I had the privilege of working in the same building as Rob Inglis (at the same job, as it happens), the actor chosen to record these verbatim recordings, for a brief period some years ago. We weren't friends as such, just acquaintances. At the time I was unaware of his Tolkienian pedigree, but I was well aware of his mellifluous voice and amiably charismatic persona: it was a quality that made that particular place of work a lot more palatable for me, and no doubt many others.
Now, on to the LOTR adaptation in question, by way of a tangential question: would you expect a painting to work on your senses in exactly the same way as a piece of music? Whilst there might be similarities, parallels, and so on, essentially the answer is no, because the two mediums are fundamentally different. Some reviewers here seem to miss that kind of distinction. This version of LOTR is the equivalent of a fireside reading of yesteryear (in itself a wonderful thing, and part of a distinguished cultural heritage that predates the instant pleasures of TV and the iPod by many millennia), not a full cast dramatisation complete with sound effects. And taken on those terms, Inglis does a fantastic job. To expect one person to create a world as deeply multifaceted as can be recreated by a large team of actors, producers, engineers and so on at the BBC is clearly a bit dumb. Sure, I prefer the music in the BBC version, but they had a composer to work specifically on it, plus various singers (inc Oz Clarke, of wine-tasting fame) to flesh it out. On the other side of the equation, they had to cut out large tracts of the text to make the series a manageable size. What the Inglis version lacks in production values and vocal technique it more than makes up for in being a complete reading.
There are also people submitting reviews of this item who are in plain factual error. The reviewers that suggest Inglis wasn't familiar with his material are clearly unaware that Inglis was selected for the daunting task of verbatim readings of both The Hobbit & LOTR precisely because of his familiarity with the material. He'd already been doing Tolkien material on stage as a solo act, something that almost beggars belief, both in conception and execution. And to any serious Tolkien reader (at least amongst those I know), the mention of Ms Rowling's world in the same breath as Tolkien's is a bit like trying to compare the works of Picasso with a child's first drawing, i.e. something ignorant people all too frequently do. Whether or not you like either world is beside the point. Tolkien's was born out of a donnish/professorial obsession with language and ancient myth and culture that gives his world a far more cohesive depth than the meandering fancies of 'muggles' and 'quidditch'. The first three Star Wars films were great fun, and at the time represented the tip of an iceberg in a seismic shift in cultural reference points, but, as the three 'prequels' made very clear, this was a world with about as much depth as a puddle when compared to the oceanic depths of Tolkien's personal mythos.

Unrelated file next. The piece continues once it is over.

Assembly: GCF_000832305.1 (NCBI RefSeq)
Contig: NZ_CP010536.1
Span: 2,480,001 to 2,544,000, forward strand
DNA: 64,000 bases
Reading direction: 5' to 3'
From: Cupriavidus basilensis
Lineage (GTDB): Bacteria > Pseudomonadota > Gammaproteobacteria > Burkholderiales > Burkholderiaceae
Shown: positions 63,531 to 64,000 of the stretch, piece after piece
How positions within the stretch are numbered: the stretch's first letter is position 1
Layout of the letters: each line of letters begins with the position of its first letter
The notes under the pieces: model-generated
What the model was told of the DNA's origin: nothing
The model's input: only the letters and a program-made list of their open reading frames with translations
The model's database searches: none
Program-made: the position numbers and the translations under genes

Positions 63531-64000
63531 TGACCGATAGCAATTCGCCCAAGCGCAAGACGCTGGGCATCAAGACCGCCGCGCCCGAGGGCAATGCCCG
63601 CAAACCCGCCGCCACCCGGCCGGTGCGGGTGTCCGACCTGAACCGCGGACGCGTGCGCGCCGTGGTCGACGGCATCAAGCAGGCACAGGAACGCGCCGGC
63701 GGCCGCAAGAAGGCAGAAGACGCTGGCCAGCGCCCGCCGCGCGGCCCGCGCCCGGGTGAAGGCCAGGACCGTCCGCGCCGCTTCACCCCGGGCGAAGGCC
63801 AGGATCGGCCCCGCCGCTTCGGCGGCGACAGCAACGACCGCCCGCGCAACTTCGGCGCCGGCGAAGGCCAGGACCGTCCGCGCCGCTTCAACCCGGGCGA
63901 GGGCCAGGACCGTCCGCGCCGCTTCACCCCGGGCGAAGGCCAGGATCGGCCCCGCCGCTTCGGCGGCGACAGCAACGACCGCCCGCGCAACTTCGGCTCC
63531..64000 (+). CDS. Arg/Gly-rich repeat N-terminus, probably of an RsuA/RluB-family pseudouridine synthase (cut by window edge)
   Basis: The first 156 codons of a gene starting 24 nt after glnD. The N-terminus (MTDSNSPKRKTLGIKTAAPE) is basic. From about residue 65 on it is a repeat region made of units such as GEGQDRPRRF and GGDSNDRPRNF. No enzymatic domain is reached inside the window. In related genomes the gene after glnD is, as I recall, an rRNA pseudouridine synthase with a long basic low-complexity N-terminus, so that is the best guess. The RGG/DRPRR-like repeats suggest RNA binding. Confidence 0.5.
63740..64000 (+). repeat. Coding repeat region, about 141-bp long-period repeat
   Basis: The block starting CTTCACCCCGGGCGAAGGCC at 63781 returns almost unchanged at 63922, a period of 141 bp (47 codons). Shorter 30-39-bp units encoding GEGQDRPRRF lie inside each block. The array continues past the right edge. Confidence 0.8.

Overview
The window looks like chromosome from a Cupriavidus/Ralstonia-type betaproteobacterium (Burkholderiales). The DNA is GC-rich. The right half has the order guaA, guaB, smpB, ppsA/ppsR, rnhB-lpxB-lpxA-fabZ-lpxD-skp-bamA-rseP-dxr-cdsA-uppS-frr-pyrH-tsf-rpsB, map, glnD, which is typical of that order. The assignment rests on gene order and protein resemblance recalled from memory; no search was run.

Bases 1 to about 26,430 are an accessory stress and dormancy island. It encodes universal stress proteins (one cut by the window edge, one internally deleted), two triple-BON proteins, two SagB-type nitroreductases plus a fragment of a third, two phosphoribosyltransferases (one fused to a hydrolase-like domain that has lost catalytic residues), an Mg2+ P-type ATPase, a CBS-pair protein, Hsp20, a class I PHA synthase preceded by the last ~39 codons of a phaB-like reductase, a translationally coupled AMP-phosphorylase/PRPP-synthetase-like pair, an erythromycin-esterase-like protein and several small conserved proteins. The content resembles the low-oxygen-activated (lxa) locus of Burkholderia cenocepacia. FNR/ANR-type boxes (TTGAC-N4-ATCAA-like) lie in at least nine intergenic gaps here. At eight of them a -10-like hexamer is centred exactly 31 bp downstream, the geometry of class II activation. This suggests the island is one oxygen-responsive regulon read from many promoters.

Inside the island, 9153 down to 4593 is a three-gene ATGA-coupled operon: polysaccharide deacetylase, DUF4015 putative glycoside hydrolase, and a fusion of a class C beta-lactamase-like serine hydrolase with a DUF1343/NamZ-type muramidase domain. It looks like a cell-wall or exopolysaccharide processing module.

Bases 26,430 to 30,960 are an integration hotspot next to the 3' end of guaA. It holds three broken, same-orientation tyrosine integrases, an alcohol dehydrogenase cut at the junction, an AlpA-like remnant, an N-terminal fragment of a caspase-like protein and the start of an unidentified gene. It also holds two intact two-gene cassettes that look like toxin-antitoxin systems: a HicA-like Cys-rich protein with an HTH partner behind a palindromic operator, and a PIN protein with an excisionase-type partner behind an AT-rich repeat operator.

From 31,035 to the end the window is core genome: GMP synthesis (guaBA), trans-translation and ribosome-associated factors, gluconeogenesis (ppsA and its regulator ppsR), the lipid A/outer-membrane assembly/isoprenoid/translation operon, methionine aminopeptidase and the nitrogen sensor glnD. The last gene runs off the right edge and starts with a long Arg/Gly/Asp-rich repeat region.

As a Tolkien lover I have room in my life for pretty much all of the Tolkien adaptations I've so far encountered, with the books themselves and the BBC dramatisations coming out a clear first and second. But I'm incredibly happy that somebody went to the trouble of recording verbatim readings, and think Rob Inglis does a sterling job (to those sniping at the enunciation, it's worth considering that Inglis is of Antipodean extraction). So, if you know and love your Tolkien, you'll most likely be able to derive a great deal of pleasure from these recordings, as it would seem most other reviewers have also.